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Specific Carbohydrate Diet



The SCD is based on the theory that IBD is caused by an imbalance in the bacteria lining the digestive tract, and that undigested carbohydrates feed these bacteria. The diet aims to a) starve out the bacteria by only allowing easily digested foods to be eaten and b) repopulate the intestines with ‘good’ bacteria.

The early stages of the diet are very strict, allowing only a limited number of foods (mostly proteins) to be eaten. This is designed to clear the system out before the main diet begins.

The next stage of the diet, foods with simple sugars (those which cannot be digested further) can be eaten. This is because simple sugars can be absorbed directly through the wall of the small intestine, thus there is no unabsorbed carbohydrates to feed the bacteria. As well as this, homemade yoghurt must be consumed to begin repopulating the intestines with beneficial bacteria. The yoghurt must be homemade as a)commercial yoghurt does not have the same number of live bacteria, and b)commercial yoghurt contains lactose (which is a complex sugar and not allowed), whereas the SCD yoghurt is fermented for longer, breaking down the lactose.

The only carbohydrates that can be consumed on this diet are the sugars found naturally in honey, fruit, SCD yoghurt, and allowed vegetables and nuts. All other sugary foods are banned, as are starchy foods. Most processed foods are banned, due to additives. The diet is therefore based on fresh meat, fish and vegetables, and bears some resemblance to the Paleolithic diet.

Once all symptoms are gone, some fibrous vegetables and correctly prepared pulses can be slowly added into the diet, provided they are well tolerated.


Antibiotics such as Flaygl can be used for the treatment of IBD. They work by killing bacteria in the intestines, which can lead to an immune response in patients with IBD. The SCD aims to eliminate these bacteria naturally, and at the same time reintroduce benefical bacteria.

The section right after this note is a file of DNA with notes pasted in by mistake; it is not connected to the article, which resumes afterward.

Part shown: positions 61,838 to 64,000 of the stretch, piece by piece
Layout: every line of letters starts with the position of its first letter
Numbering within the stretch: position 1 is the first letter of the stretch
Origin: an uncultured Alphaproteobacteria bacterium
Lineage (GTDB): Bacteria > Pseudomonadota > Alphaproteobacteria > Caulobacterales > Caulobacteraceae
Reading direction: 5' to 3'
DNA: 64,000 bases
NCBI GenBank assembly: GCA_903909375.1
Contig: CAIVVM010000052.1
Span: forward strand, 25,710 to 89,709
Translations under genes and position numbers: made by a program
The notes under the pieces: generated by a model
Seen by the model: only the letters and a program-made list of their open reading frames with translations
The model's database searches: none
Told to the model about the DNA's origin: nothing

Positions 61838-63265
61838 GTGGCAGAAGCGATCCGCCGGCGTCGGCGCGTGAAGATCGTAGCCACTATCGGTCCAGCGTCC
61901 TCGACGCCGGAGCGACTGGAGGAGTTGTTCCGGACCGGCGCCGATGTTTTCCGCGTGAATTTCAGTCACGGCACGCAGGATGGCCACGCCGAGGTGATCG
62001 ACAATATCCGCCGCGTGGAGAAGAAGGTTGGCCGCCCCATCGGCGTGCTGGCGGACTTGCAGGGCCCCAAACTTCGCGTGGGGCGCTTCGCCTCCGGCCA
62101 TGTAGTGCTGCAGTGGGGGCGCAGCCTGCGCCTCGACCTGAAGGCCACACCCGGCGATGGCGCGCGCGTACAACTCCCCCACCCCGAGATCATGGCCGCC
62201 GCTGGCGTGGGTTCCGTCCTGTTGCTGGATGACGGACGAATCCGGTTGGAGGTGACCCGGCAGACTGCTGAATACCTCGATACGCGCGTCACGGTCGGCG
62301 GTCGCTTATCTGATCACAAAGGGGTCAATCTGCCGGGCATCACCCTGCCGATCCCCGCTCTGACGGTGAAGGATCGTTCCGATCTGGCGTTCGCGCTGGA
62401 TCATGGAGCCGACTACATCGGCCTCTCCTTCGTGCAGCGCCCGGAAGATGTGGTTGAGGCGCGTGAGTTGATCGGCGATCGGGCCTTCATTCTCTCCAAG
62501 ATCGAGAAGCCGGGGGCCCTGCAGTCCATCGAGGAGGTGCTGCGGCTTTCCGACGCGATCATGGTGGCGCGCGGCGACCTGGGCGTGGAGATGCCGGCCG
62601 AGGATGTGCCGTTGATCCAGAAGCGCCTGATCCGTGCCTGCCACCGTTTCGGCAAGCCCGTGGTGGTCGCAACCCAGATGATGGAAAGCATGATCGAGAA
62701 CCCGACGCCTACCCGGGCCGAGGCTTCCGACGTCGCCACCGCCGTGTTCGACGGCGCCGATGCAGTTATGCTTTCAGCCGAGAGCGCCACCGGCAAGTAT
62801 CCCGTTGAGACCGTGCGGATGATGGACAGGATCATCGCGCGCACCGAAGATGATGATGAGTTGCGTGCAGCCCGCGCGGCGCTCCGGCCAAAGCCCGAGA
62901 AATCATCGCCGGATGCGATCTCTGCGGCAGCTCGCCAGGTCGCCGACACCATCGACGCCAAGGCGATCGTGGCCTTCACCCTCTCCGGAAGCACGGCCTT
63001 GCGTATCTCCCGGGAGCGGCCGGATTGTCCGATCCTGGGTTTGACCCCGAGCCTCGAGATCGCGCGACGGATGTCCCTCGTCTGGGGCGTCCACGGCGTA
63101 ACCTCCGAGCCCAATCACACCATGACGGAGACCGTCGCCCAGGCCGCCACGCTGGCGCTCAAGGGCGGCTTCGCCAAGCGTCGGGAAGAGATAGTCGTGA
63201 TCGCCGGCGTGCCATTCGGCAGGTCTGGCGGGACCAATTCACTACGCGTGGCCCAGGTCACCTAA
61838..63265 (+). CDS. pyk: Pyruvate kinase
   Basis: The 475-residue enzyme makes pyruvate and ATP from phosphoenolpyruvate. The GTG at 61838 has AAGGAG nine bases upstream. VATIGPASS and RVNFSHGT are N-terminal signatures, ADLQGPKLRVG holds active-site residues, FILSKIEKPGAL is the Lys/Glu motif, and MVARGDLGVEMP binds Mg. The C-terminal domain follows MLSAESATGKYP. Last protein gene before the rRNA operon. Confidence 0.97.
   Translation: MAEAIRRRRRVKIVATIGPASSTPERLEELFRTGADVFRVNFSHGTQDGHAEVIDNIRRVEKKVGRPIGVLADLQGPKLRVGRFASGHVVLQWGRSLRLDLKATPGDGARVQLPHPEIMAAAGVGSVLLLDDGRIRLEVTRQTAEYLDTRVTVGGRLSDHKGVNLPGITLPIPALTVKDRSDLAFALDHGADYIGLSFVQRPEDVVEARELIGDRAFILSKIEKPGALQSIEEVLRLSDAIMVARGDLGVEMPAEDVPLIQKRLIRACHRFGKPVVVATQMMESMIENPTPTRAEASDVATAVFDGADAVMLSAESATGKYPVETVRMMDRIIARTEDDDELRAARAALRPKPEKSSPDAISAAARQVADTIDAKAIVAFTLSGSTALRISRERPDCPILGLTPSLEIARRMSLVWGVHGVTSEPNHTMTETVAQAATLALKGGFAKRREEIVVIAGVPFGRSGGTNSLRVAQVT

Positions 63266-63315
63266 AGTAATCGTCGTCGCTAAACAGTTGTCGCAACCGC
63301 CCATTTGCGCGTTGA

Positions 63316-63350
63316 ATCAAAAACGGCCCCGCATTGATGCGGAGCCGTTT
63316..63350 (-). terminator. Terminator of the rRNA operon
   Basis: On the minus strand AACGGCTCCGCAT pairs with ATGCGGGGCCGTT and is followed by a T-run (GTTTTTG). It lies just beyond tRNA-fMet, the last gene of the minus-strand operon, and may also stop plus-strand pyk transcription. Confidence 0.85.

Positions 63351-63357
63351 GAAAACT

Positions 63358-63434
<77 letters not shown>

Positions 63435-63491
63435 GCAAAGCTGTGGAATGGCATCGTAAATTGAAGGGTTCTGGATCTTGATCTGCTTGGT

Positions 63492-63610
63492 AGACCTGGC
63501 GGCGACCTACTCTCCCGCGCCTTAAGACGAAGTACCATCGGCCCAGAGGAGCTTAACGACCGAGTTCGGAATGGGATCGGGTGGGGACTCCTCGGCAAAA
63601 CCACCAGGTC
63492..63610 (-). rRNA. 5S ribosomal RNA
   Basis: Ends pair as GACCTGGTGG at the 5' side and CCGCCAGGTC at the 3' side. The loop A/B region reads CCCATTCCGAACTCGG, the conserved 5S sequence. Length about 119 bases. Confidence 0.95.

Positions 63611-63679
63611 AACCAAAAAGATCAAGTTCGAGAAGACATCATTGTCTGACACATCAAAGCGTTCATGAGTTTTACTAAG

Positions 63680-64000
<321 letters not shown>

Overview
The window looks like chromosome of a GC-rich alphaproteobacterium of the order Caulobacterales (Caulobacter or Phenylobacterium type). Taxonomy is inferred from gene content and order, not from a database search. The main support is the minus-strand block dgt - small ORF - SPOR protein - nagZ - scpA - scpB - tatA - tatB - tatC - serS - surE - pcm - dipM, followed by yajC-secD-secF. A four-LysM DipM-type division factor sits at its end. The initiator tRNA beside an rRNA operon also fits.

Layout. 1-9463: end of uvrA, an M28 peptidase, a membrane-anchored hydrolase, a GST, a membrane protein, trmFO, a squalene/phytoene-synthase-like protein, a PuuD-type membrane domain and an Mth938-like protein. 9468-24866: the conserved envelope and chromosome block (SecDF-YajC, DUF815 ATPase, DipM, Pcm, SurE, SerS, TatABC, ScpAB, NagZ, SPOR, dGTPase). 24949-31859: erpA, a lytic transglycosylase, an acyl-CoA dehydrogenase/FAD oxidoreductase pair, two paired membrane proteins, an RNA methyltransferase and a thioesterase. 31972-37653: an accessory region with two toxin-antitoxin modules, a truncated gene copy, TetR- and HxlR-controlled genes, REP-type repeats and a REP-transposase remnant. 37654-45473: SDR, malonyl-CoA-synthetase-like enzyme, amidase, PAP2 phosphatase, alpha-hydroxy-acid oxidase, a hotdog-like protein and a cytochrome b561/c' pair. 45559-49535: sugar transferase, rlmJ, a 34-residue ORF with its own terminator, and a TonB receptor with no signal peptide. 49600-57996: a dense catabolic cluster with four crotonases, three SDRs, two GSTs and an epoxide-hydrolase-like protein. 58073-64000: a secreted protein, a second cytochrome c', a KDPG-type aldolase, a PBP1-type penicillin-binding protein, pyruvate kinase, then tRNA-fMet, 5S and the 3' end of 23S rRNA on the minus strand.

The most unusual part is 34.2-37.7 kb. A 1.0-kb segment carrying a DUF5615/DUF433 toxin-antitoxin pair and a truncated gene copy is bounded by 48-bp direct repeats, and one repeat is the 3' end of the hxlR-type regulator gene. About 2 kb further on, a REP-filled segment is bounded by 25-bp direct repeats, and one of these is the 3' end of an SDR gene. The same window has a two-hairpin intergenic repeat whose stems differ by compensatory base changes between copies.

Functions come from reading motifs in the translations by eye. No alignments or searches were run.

There are many anecdotal stories, and a few published case studies, of patients who have achieved remission by following the diet.


It is important that, especially in the early stages, you adhere 100% to the diet, as the consumption of any illegal foods can allow bacteria to repopulate. The early stages are the hardest, as symptoms may occur from the bacterial die off, the diet is stricter, and it takes time to get used to the recipes. It is recommended to make large quantities of SCD legal snacks, and freeze, as it works out cheaper to buy specialist ingredients in bulk, and means that you will always have a supply ready, and you are not tempted to cheat.

Like any form of treatment, some people report complete remission from following the diet, others have limited success, while others have no success even when following the diet to the letter. Some people find that the diet does not agree with them, due to too many of the legal foods being intolerable because of the IBD, or because of the time and effort required. People who are underweight may find it a struggle to gain weight on SCD, as carbohydrates are a main source of calorie intake.

To date, there have been no randomised, controlled clinical trials of the diet.

External Links

For more information, and to help decide if SCD is right for you visit the following:

The CCFA’s take on the SCD


Remember to consult your doctor before embarking on any sort of treatment or major dietary changes.

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07-08-2014, 11:01 AM   #1
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Join Date: Jul 2014
Location: Green Bay, Wisconsin
On my way to pick up the book mentioned in the above... excited to learn more.
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